A distressing video of Afghan men clinging to the outside of a US plane has highlighted how desperate they are to flee the Taliban.
The dramatic and devastating video was filmed by someone who was hanging on to the side of the plane, which was departing from Afghanistan's capital, Kabul.
The man filming the video turns the camera on himself as the plane makes it way down the runway. Large crowds of people are seen standing next to the runway.
According to the New York Post, the plane the men are seen clinging to is a US Air Force plane and the footage was taken on Monday.
"I’m sure most were blown off during the takeoff roll, and the rest fell when the landing gear doors closed," journalist Bryan Passifiume tweeted, along with the video.
Since the Taliban took control of Afghanistan, people have gone to incredible lengths to escape.
In another video shared to social media, hundreds of people are seen swarming a US Air Force plane on the tarmac, as it prepares for take off.
It is not clear if it is the same plane in the first video, but people are seen trying to jump on to the plane and cling to it.
Another video shows what is believed to be a military plane taking off, tragically showing people falling to their deaths from the side of the aircraft.
"Please understand, no one latches themselves to a plane knowing they will fall to their deaths unless the sky is safer than the land," Ahmed Ali tweeted.
US forces running the airport had to stop flights on Monday after thousands of frightened Afghans swamped the facility. Flights resumed on Tuesday as the situation came under control.
Please understand, no one latches themselves to a plane knowing they will fall to their deaths unless the sky is safer than the land.
— Ahmed Ali (@MrAhmednurAli) August 16, 2021
Taliban 'wants peace', says women will be allowed to work
The Taliban have said they want peace within the framework of Islamic law. But thousands of Afghans, many of whom helped US-led foreign forces over two decades, are desperate to leave.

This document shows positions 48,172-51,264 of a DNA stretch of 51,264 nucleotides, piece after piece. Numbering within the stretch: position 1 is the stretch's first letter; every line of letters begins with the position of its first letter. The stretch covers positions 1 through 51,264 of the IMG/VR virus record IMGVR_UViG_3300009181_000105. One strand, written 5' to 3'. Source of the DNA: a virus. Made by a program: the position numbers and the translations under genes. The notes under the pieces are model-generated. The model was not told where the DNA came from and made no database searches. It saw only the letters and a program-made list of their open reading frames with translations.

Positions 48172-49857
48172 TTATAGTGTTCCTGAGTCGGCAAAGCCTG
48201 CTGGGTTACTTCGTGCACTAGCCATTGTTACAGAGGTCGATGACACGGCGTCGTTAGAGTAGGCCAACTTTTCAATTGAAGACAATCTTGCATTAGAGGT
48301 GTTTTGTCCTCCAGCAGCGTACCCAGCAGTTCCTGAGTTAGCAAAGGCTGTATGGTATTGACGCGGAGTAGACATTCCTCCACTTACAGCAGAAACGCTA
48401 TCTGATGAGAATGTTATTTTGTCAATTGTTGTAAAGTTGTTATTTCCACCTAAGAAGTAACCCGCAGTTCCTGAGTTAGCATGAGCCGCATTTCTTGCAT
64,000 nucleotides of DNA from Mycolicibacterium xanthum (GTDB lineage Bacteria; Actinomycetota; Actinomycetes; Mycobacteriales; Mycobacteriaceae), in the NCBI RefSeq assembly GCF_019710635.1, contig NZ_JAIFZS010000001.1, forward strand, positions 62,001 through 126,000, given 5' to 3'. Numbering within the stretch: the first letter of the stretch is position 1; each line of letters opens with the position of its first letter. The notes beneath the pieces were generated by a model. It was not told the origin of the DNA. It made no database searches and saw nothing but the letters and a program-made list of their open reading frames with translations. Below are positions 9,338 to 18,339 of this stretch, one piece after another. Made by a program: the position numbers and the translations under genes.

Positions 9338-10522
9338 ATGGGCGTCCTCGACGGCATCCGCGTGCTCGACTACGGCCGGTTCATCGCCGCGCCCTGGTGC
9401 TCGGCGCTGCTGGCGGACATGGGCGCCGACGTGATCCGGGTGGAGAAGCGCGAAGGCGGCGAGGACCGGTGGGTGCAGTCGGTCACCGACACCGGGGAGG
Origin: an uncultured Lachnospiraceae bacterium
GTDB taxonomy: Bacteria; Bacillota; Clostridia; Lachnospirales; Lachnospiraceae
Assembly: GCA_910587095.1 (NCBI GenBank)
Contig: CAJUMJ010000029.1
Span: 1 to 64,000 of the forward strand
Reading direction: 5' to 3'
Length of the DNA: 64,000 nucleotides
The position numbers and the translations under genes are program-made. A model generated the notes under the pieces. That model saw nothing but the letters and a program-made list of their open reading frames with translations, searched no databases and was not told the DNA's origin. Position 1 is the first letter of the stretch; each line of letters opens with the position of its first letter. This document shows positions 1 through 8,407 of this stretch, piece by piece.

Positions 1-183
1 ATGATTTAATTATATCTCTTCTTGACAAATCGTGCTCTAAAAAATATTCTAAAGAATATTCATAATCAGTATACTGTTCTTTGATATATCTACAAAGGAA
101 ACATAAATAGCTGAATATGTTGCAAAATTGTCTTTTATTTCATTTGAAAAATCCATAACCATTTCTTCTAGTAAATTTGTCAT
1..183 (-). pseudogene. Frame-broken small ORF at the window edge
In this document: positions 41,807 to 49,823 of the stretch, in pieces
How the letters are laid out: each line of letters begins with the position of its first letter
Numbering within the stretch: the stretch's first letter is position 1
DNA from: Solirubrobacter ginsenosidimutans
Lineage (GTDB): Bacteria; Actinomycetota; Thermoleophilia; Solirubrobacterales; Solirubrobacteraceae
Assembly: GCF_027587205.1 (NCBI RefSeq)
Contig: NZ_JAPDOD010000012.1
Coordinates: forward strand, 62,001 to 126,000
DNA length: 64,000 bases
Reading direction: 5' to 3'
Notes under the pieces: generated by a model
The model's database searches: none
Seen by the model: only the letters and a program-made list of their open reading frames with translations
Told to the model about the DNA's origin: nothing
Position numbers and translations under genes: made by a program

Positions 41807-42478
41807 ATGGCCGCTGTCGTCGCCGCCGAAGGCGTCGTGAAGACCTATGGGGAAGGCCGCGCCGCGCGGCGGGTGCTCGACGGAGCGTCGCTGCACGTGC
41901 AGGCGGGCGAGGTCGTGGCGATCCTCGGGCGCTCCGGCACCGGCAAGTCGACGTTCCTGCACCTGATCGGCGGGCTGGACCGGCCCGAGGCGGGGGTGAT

The Taliban, fighting since their 2001 ouster to expel foreign forces, seized Kabul on Sunday after a lightning offensive as US-led Western forces withdrew under a deal that included a Taliban promise not to attack them as they leave.
As they consolidated power, the Taliban said one of their leaders and co-founders, Mullah Abdul Ghani Baradar, had returned to Afghanistan for the first time in more than 10 years.
Baradar was arrested in Pakistan in 2010, but released from prison in 2018 at the request of former US president Donald Trump's administration so he could participate in peace talks.
As he was returning, a Taliban spokesman held the movement's first news briefing since their return to Kabul, suggesting they would impose their laws more softly than during their earlier time in power, between 1996-2001.
"We don't want any internal or external enemies," Zabihullah Mujahid, the Taliban's main spokesman, told reporters.
Women would be allowed to work and study and "will be very active in society but within the framework of Islam", he said.
During their rule, also guided by Sharia religious law, the Taliban stopped women from working.
Girls were not allowed to go to school and women had to wear all-enveloping burqas to go out and then only when accompanied by a male relative.
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